50. Pobody’s Nerfect*

    I don’t plan on ever shaking hands again in the office setting (or anywhere else) and I feel no need to offer apologies or say it in a joking matter. “I don’t shake hands any longer after Covid, but it’s nice to meet you.” It’s our health, our lives, we don’t have to shake hands if we don’t want to. This is how culture changes. Humans are disgusting creatures. I’ve witnessed people dig leftover lunch out of their mouths with their fingers right before they shake hands with someone who walked in. Nope, I’m done.

  51. RussianInTexas*

    I have misophonia, triggered by the eating sounds. No, you cannot ask. You can only adapt yourself.
    I used to have a coworker who’s cubicle was next to mine. She smacked her lips, chewed loudly, slurped, etc. Luckily she didn’t eat lunch at her desk, and I ate lunch at different times than her, on purpose. But she would bring her tea to her desk, slurp every sip, and make a loud “ahhhh” after Every. Single. Slurp. I am still feeling rage when I think about it (yes, feeling enraged at sounds is a symptom of misophonia). So every day from noon to 1pm was my headphones time. And when we had department lunches somewhere in a restaurant (not often), I maneuvered myself to seat as far away from her as possible.
    I don’t eat next to other people if there is no background noise. Ever. Because even normal eating sounds, from someone who is not particularly loud, will make me mad and twitchy.
    Weirdly crunchy noises, like someone eating a carrot, are mostly ok. But lip smacking? Slurping? OMG no.

    1. Caboose*

      I am feeling sympathetic rage on your behalf! I even get annoyed by my *own* chewing, and then worry that it’s that loud to everyone else and AAAAH.

  52. June Gardens*

    To the first letter-writer:

    Please read up on anxious attachment style. It might help you see why you have all these thoughts swirling in your head, and give you some relief.

  53. Erin*

    How does this LW know that his girlfriend is txting her boss? Has he snooped on her phone? It sounds like she was networking & maybe needed to see someone other than her BF. Also, I live in a part of the country that took Covid v seriously, and finding a restaurant that was open & serving dine-in food would have resulted in at least an hour drive during the majority of 18 months. Restaurants & shops are still not 100% open today.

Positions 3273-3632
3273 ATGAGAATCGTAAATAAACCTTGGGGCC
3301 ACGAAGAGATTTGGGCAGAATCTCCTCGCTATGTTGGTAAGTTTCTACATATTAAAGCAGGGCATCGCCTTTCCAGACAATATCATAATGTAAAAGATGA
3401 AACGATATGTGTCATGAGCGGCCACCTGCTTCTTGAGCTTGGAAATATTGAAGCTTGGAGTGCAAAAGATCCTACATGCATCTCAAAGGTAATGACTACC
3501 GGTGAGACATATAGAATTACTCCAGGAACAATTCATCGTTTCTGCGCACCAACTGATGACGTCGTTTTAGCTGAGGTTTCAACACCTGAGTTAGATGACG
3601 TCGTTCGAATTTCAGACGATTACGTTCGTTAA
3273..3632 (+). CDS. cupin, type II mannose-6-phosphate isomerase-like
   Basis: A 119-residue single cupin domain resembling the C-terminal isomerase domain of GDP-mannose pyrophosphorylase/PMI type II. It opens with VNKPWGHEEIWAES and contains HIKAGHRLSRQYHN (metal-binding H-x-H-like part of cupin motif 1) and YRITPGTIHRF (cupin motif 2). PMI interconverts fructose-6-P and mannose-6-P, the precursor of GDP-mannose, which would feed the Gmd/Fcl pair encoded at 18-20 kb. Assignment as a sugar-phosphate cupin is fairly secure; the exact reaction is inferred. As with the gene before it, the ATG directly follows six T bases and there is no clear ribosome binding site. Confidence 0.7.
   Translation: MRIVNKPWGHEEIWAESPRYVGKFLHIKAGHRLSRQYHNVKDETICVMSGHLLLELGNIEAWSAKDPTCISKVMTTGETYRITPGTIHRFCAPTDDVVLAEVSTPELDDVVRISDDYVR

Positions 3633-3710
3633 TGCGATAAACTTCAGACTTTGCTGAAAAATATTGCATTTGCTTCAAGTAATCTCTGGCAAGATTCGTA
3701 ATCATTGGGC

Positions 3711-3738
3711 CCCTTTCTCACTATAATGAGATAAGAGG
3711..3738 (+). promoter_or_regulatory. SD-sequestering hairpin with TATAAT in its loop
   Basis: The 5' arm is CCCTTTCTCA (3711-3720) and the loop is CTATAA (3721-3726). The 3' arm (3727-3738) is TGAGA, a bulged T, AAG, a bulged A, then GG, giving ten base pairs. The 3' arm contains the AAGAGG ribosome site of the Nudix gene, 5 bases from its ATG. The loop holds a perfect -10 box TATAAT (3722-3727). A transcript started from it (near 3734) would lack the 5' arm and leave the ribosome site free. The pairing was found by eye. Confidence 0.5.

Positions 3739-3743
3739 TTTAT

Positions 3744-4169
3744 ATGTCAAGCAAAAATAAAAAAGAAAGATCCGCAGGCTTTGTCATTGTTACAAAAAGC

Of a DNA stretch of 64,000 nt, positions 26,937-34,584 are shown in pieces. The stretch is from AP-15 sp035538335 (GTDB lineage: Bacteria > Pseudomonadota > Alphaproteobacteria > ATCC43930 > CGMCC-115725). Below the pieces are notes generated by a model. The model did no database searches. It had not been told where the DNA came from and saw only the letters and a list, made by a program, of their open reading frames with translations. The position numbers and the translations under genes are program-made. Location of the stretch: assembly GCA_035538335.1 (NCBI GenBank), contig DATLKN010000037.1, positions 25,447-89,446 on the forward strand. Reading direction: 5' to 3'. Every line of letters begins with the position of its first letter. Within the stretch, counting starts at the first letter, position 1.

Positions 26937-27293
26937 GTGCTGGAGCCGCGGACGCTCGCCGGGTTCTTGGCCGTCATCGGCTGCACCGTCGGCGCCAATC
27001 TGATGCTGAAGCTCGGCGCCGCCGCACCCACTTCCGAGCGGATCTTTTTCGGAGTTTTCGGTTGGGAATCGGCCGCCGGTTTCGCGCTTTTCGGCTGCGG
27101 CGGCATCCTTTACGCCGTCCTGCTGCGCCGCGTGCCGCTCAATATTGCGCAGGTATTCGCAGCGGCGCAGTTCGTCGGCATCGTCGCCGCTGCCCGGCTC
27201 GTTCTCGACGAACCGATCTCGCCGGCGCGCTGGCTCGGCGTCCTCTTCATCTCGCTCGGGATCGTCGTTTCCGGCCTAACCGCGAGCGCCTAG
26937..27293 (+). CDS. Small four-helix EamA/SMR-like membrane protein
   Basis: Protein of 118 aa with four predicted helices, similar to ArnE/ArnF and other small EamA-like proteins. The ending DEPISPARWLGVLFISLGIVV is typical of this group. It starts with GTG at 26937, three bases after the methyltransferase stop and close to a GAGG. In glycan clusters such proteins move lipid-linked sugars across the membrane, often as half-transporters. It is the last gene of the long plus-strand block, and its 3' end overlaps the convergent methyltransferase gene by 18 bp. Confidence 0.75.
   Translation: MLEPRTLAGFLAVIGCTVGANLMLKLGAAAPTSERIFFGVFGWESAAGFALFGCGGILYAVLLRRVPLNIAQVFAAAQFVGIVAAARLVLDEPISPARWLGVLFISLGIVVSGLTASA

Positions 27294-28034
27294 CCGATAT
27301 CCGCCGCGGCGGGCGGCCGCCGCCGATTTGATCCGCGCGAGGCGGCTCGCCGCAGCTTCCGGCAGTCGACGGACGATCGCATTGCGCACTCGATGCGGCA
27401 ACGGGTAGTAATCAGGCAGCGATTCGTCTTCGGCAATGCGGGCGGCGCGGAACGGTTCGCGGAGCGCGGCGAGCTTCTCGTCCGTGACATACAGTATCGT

Re: handshakes. I’m with this LW on handshakes. I hate them. I have osteoarthritis in my hands, and the death grip that some people shake with is just painful. Plus, the hygiene part of it all. My job transitioned to 100% WFH forever, so, I won’t really know how/if this changes unless I switch jobs. Along with the elbow tap, I’m practicing my Angela Merkel style hand-clasp-with-kind-nod-to-the-other-person-greeting quite a bit.

  54. Observer*

    #1- you ask “Yet when she is away, I feel like she is preparing the after-me. Am I on my way out?

    The answer is a definite YES. Not because of anything she is doing, but because of YOUR attitude. I have no idea if she’s doing anything inappropriate or not. But you are certain that she’s cheating on you, to the point of accusing her of lying with no apparent reason, and actually making stuff up (ie claiming that she kept her dinner a secret while she in fact told you about it without you having any “evidence”). That’s a relationship killer right there.

    So, either she’s cheating and that’s the end. Or she’s not cheating and that’s the end.

  55. Cat Mom*

    OP 1, though there is a boss involved, your question may be better answered by Chump Lady.

  56. Tired of Covid-and People*

    OP 1, ignore most of what you read here. Apparently few among the commentariat have heard of gaslighting, which is what is being done to you, and has been done to countless others with cheating mates. Listen to your intuition. Not a match here. Best of luck to you!

    1. Myrin*

      You know, if I didn’t recognise your name as a regular commenter, I would honestly think that this is a trolly attempt to incite a fraught and ultimately pointless back-and-forth. And please forgive me for being a tad snarky but it sounds like “heard of it” is all you’ve ever done re: gaslighting, or else you would recognise that there is literally zero indication of this tremendous, pervasive form of emotional abuse and controlling happening to the OP.

    2. tinybutfierce*

      Plenty of us are aware of and have experience gaslighting. Plenty of us have also been on the receiving end of controlling behavior like the OP’s from our partners and recognize it for the red flag it is. It is not normal or healthy to stew for FIVE MONTHS over a single dinner someone had with a former boss. It is not normal or healthy to monitor your partner’s social media and communication to the point you know exactly how often they’re talking to someone.

    3. Not A Manager*